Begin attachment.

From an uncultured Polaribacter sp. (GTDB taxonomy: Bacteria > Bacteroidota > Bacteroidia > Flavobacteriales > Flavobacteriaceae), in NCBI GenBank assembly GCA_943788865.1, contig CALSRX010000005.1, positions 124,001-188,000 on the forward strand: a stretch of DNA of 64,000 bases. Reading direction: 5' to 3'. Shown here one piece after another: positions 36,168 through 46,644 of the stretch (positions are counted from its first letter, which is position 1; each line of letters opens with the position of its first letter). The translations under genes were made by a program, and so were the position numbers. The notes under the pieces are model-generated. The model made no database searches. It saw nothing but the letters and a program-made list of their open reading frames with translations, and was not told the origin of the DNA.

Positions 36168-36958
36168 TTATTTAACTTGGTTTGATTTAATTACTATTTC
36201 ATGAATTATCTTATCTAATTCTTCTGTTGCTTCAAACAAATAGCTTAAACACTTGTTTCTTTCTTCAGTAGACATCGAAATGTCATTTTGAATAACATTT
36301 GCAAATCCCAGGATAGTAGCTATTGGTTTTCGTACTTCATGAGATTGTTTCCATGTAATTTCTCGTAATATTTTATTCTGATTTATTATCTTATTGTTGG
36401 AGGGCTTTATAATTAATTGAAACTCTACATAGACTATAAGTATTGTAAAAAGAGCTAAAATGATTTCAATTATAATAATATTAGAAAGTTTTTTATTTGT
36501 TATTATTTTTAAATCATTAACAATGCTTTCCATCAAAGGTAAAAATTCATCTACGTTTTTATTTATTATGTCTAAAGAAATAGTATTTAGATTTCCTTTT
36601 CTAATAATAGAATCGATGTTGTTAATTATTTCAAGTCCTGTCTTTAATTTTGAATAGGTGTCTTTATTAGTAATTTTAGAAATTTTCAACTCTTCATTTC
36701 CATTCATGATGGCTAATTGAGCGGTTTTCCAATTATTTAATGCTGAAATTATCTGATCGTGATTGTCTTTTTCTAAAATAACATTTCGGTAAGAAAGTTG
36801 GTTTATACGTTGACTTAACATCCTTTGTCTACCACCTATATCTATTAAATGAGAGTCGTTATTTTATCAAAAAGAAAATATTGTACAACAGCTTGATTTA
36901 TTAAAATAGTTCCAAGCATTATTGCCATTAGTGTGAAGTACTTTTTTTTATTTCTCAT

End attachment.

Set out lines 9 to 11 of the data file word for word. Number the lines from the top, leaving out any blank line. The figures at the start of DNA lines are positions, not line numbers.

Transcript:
36701 CATTCATGATGGCTAATTGAGCGGTTTTCCAATTATTTAATGCTGAAATTATCTGATCGTGATTGTCTTTTTCTAAAATAACATTTCGGTAAGAAAGTTG
36801 GTTTATACGTTGACTTAACATCCTTTGTCTACCACCTATATCTATTAAATGAGAGTCGTTATTTTATCAAAAAGAAAATATTGTACAACAGCTTGATTTA
36901 TTAAAATAGTTCCAAGCATTATTGCCATTAGTGTGAAGTACTTTTTTTTATTTCTCAT